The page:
• Necessary supplies include bed and bedding, a sturdy dog carrier or crate, food and water bowls, brushes and combs, appropriate collar, harness and leash, and identification tags
  • Puppies use their mouths to explore all new things and will be tempted to bite and chew on almost anything they can get their mouth on to provide them with plenty of toys to chew on and play with.
  • Ideally, your new puppy should be examined by a vet before you bring it home, but if this is not feasible, have your pet examined as soon as possible prior to introducing it to any other animals.


  • Before bringing your new puppy into your home you will need to puppy proof your house, garage, basement, and yard.
  • Keep in mind the lower vantage point that puppies have. They’ll be attracted to things you won’t see when standing, so you need to get down on all fours and look through their eyes. This way, you’ll see things at your pet’s level and not overlook anything.
  • Everyday dangers to puppies include plants, household garbage, food, cleaning substances, swallowable objects (this includes anything small enough for them to get a hold of), electrical cords and wires, curtain and drapery cords, plastic bags, shoes and clothing, children’s toys and items, medicines, open fires, open doors, balconies and raised decks, pools and ponds, unsupervised small children, and other pets.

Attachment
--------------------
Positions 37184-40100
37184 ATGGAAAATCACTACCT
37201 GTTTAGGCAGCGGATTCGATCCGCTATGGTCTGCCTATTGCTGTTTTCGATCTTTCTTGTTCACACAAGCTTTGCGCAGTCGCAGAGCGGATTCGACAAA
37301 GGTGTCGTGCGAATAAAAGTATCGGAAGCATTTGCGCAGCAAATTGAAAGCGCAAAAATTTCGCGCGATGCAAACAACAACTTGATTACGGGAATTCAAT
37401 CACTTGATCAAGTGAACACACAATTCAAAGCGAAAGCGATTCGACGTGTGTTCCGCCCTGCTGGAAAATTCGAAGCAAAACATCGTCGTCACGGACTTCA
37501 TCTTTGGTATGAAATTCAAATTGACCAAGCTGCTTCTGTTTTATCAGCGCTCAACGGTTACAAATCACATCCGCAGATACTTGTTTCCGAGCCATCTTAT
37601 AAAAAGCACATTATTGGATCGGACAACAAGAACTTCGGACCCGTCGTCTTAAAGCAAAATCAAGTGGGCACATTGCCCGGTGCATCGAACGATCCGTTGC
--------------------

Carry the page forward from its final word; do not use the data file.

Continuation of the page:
• Keep toilet lids, dresser drawers, trunks, and closets closed.
  •  Be careful when closing your refrigerator, oven, washer, or clothes dryer to make sure your puppy is not inside.
  •  Keep sewing supplies out of reach and never leave a hot stove unattended.
  • Block off stairs and ledges with a baby gate.
  •  Keep poisons and all medications in a locked cabinet or room that your pet can’t access.
  • Examine your house and furniture carefully for small holes, gaps, and spots where a small animal could squeeze into and get stuck.
  • Watch out for heavy objects placed on unstable bases, such as an iron on an ironing board.
  • Keep a watchful eye on them and know its whereabouts at all times. Just like you wouldn’t let a toddler run around the house unsupervised, so it should be with your puppy.
  •  Make sure you have a safe small room or crate in which to confine your pet when you’re not able to directly supervise it.